“The Young Author” (1743), from Samuel Johnson: The Complete English Poems:
When first the peasant, long inclin’d to roam,
Forsakes his rural seats and peaceful home,
Charm’d with the scene the smiling ocean yields,
He scorns the flow’ry vales and verdant fields;
Jocund he dances o’er the watery way,
While the breeze whispers, and the streamers play.
Joys insincere! thick clouds invade the skies,
Loud roars the tempest, high the billows rise;
Sick’ning with fear he longs to view the shore,
And vows to trust the faithless deep no more.
So the young author panting for a name,
And fir’d with pleasing hope of endless fame,
Intrusts his happiness to human kind,
More false, more cruel than the seas and wind.
“Toil on, dull croud, in extacy” he cries,
“For wealth or title, perishable prize;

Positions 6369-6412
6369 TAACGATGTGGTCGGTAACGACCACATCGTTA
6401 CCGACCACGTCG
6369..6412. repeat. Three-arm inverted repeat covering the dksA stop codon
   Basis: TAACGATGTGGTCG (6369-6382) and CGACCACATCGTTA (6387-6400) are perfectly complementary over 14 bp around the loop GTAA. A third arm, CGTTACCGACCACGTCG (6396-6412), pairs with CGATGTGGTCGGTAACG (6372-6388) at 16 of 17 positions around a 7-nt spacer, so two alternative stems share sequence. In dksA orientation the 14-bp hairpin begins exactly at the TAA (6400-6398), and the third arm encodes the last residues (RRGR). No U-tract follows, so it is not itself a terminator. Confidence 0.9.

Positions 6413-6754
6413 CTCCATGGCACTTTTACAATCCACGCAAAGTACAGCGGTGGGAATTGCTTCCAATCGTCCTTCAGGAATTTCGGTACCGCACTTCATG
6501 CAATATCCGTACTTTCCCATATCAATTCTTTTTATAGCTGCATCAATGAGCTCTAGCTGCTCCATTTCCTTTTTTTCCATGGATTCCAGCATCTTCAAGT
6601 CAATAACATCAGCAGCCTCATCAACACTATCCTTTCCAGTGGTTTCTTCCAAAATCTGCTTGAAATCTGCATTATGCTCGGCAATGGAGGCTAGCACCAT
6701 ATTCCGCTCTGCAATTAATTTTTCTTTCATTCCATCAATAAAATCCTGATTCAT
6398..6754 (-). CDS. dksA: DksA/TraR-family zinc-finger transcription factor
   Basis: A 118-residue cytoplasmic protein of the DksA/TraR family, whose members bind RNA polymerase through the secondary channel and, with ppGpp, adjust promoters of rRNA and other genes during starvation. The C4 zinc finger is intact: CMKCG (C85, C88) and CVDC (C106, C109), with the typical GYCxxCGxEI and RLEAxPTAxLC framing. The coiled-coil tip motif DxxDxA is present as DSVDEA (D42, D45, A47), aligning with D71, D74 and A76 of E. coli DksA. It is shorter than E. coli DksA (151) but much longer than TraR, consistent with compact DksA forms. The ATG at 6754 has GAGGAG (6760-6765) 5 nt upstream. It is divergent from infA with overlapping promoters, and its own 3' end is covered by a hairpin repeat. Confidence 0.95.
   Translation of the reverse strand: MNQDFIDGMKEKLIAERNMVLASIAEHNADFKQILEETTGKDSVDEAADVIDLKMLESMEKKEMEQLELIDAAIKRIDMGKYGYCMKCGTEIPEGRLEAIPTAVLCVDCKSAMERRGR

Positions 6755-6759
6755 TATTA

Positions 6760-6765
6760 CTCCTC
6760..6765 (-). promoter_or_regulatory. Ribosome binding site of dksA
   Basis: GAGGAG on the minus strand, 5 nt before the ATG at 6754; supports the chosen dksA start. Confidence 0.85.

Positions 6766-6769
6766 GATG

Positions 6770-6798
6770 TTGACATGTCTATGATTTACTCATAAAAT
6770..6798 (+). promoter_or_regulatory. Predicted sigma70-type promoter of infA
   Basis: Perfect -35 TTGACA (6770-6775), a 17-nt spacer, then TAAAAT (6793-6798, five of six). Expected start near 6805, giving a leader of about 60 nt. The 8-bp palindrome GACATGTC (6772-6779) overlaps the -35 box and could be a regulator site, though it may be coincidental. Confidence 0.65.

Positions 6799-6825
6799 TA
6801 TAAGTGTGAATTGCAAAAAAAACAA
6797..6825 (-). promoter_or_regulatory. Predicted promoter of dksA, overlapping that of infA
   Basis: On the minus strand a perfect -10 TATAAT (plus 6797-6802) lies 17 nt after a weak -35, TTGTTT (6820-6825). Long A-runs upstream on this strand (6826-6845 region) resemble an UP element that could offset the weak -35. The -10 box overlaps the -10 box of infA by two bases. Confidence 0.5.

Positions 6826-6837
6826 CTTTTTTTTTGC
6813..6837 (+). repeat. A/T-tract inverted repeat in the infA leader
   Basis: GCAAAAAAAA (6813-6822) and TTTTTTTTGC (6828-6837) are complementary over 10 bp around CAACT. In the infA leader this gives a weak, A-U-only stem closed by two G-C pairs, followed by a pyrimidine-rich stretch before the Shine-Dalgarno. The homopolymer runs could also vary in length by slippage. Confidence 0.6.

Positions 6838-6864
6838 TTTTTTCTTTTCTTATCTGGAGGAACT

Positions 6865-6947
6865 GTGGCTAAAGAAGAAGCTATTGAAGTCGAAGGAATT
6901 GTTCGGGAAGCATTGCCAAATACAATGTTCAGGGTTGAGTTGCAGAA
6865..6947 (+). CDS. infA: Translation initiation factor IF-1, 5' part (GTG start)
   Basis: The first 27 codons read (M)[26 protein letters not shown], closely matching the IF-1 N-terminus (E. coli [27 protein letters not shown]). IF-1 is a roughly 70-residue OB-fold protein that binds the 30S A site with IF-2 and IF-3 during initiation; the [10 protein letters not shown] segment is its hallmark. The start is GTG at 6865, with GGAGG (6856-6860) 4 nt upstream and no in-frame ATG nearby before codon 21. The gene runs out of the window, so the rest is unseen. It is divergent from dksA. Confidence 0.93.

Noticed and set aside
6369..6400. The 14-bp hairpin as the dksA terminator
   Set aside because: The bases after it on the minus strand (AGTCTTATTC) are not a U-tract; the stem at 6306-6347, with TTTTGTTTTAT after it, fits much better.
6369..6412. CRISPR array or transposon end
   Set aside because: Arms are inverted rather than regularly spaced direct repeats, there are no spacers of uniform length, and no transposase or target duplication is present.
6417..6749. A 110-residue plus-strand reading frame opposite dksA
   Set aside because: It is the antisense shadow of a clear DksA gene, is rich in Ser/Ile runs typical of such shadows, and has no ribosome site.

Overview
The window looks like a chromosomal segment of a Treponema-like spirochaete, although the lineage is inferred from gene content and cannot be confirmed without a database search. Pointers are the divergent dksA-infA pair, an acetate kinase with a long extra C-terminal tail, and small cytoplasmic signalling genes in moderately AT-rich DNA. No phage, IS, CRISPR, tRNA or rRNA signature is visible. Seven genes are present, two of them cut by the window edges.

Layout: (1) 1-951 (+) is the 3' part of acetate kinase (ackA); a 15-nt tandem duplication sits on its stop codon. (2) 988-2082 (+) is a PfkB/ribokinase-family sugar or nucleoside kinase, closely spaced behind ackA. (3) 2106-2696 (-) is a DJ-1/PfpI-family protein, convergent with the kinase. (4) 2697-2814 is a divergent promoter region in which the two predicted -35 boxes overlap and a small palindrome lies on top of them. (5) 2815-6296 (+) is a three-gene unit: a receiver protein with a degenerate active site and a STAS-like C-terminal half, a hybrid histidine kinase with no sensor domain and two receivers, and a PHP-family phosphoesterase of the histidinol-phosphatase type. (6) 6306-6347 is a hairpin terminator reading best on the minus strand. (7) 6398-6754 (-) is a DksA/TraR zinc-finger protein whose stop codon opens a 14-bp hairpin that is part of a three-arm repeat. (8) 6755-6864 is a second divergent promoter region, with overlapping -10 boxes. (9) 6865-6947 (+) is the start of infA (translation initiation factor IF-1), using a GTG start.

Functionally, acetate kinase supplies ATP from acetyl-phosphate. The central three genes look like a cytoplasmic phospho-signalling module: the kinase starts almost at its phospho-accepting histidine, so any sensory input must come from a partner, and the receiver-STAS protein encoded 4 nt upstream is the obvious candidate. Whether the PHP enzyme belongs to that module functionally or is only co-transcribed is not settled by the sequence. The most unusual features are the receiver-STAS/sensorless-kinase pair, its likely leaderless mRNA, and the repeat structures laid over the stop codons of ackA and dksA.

While I those transitory blessings scorn,
Secure of praise from ages yet unborn.”
This thought once form’d, all council comes too late,
He plies the press, and hurries on his fate;
Swiftly he sees the imagin’d laurels spread,
And feels the unfading wreath surround his head.
Warn’d by another’s fate, vain youth be wise,
Those dreams were Settle’s once, and Ogilby’s.
The pamphlet spreads, incessant hisses rise,
To some retreat, the baffled writer flies;
Where no sour criticks snarl, nor sneers molest,
Safe from the keen lampoon and stinging jest;
There begs of heaven a less distinguish’d lot,
Glad to be hid, and proud to be forgot.